FAMILY TIES WITH A SHADE OF GREENE ; Dad, Son Close despite Coaching Rival Teams

By Ryan, Rick | Charleston Gazette Mail, January 20, 2017 | Go to article overview

FAMILY TIES WITH A SHADE OF GREENE ; Dad, Son Close despite Coaching Rival Teams


Ryan, Rick, Charleston Gazette Mail


Matt Greene doesn't quite understand some people's reactions when he takes his Capital squad against George Washington, much like he did last Friday in front of a packed house at Capital High School. GW, of course, is perhaps Capital's biggest rival and is led by Rick Greene, the Patriots' longtime coach ... who just happens to be his father.

"People say to me all the time, "You must really want to win that game,' " Matt Greene said. "Hey, I want to win every game just as much. I don't want to beat that team any more just because my dad is sitting on the bench over there. People want it to be about dad."

The Greene families of the Kanawha Valley have dealt with a unique situation - split loyalties - the past two seasons, ever since Matt took over for Carl Clark as Capital's basketball coach last winter, giving up his position as an assistant men's coach on Bryan Poore's staff at West Virginia State.

Capital and GW, city of Charleston rivals in all sports, certainly can't duck each other, as they're scheduled to play at least twice this season competing in the Mountain State Athletic Conference East division. They'll most likely end up colliding a third time in Class AAA's Region 3 Section 1 event during postseason play.

It makes for a difficult dynamic on the days when their teams tangle, like last Friday when Capital held off GW for a thrilling 73- 72 victory in a matchup of top-ranked teams.

Outside of those games, however, they still get along quite well and seem to maintain a typical father-son relationship - even with the backdrop of working at competing programs in the same town.

"We talk a lot - daily almost, said Rick Greene, 63, who's in his 23rd season as GW's coach. "It's rare when we don't talk once or twice a day. I don't think it's anything that's planned, and I don't think he tries to avoid me. I even talked to him a couple of times [the day before last Friday's game]. We do pretty much whatever we need to do.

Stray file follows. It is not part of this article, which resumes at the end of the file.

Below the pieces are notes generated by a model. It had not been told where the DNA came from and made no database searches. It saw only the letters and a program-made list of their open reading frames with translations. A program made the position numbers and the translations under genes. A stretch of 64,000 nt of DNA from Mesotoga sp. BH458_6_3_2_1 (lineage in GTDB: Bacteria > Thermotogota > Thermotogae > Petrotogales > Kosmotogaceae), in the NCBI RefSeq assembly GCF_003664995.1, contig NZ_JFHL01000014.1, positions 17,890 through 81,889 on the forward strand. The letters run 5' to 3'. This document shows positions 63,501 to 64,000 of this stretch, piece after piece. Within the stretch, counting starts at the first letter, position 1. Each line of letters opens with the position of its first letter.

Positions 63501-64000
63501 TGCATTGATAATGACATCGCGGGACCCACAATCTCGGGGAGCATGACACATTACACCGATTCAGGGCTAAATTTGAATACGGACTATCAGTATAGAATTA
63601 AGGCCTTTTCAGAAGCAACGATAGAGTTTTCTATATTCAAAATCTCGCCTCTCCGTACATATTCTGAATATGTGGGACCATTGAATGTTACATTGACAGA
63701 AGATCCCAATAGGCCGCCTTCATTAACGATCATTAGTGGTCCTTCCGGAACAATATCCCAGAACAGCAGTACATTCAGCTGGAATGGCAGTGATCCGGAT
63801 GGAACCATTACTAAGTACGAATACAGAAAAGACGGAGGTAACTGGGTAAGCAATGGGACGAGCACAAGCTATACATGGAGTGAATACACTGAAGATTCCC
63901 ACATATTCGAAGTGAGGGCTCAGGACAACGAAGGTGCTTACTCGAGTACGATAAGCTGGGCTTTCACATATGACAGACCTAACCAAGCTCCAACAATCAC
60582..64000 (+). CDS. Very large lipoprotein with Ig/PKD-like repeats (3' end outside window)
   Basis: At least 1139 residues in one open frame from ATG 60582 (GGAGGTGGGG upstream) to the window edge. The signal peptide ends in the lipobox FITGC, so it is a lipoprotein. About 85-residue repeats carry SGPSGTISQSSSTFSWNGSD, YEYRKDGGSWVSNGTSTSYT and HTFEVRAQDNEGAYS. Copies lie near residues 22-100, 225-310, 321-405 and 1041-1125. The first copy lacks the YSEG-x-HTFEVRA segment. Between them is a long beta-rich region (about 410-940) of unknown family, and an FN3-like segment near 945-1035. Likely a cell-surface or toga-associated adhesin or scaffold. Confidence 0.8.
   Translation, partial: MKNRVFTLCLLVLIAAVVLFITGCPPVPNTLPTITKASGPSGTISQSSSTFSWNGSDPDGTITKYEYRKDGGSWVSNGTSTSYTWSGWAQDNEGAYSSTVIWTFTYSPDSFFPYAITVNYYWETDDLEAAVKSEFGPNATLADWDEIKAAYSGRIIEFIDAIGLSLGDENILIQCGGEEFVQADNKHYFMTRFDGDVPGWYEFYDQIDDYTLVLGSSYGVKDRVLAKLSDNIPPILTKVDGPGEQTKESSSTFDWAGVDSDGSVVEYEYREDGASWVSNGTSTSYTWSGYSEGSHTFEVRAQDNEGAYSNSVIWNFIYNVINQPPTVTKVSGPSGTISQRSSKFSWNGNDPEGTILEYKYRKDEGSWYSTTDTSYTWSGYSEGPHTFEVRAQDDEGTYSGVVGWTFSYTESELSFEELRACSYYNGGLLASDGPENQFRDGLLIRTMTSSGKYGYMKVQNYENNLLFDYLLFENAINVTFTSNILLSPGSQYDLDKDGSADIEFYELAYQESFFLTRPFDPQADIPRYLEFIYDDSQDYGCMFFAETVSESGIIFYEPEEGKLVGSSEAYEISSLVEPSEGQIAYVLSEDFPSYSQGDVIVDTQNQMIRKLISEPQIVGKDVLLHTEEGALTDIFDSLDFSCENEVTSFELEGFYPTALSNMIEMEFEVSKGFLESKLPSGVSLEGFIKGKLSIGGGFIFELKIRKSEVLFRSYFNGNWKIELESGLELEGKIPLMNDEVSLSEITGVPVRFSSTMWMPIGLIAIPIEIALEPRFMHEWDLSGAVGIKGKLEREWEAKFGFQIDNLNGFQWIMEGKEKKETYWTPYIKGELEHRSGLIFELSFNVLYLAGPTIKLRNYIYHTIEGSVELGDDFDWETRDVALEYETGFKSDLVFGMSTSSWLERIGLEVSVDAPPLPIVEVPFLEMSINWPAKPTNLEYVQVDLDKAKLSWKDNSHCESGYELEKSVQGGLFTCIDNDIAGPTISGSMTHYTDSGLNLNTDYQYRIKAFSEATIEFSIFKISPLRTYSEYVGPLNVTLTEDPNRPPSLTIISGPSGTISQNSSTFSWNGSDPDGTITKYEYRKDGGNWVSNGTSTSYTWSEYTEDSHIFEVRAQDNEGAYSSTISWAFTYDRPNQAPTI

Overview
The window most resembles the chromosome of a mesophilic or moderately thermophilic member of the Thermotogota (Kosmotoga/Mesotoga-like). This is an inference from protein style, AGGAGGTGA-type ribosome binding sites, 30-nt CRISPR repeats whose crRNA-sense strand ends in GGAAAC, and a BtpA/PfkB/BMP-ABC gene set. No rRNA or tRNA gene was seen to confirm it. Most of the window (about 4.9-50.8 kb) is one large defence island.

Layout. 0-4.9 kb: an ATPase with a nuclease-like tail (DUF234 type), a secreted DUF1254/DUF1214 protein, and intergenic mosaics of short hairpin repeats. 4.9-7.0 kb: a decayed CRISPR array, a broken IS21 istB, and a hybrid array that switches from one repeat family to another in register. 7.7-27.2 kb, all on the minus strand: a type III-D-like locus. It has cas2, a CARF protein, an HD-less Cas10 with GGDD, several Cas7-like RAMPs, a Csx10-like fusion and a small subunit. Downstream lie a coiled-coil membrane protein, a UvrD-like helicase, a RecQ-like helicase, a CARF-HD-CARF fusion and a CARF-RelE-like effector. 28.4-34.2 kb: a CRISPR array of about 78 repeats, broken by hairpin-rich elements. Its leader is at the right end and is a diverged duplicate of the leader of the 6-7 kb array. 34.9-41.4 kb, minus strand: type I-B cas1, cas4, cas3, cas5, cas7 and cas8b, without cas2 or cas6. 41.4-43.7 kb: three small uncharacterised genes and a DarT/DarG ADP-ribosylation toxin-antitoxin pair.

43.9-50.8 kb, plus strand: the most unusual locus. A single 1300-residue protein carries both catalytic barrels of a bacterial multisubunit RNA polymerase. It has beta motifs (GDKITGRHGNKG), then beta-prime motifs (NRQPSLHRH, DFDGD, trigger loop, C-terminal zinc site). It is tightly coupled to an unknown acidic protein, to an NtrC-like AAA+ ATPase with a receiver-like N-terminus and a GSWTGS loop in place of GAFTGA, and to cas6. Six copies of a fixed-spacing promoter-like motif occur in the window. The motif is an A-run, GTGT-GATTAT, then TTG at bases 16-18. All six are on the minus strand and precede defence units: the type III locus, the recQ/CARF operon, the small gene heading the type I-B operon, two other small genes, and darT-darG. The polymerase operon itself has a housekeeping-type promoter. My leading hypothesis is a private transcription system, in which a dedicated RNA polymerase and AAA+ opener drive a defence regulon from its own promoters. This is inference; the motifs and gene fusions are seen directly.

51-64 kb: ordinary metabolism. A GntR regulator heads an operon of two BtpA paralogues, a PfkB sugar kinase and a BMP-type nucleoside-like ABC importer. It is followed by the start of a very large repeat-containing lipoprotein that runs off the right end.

Obviously, some things have had to change in their conversations since the days in the late 1990s when Matt played for his father at GW, or since 2004, when Matt began his career as a college assistant coach at West Virginia State and Glenville State.

Back then, it wouldn't have been unusual for one to pass along a new inbound play, or to chat about a scouting report on an upcoming opponent.

"They're typical conversations, Matt Greene said of what's discussed now. "The main way the relationship has changed is we really don't talk X's and O's as much any more. We used to talk about those things a lot. Plays that might work for each other, things you're thinking about doing, passing them along to each other. We don't do that as much. We stay away from the strategy part. When we talk, it's general conversations - how's the family doing?

Rick Greene, for one, misses those talks they used to have about game-planning.

"That's one thing I do miss, he said, "but I totally understand it. We talked a lot more basketball when he was with Coach Poore. We still talk basketball, but it's a little more general and there's a line you can't [cross]. You can't get into too much [detail]. Obviously, I miss that. It's not quite as free with the give and take when you're talking basketball, but it's very natural.

Rick Greene admits that their situation, especially when it's head to head like last week's game, can elicit some unusual emotions while going against his 37-year-old son.

"It's just difficult to play them, he said. "It's a different emotion. He and I are always fine with it. It's always father and son before anything else. It's just a really different emotion.

"You never quit being a dad. A dad's supposed to protect and watch over his kids and keep them out of bad situations. And in athletics, it's trying to make your opponents miserable. It's a balance in a sense, mentally, but once the game gets going, you're [less] around as a dad, and if nothing else but out of respect for him, you're trying to beat them. …

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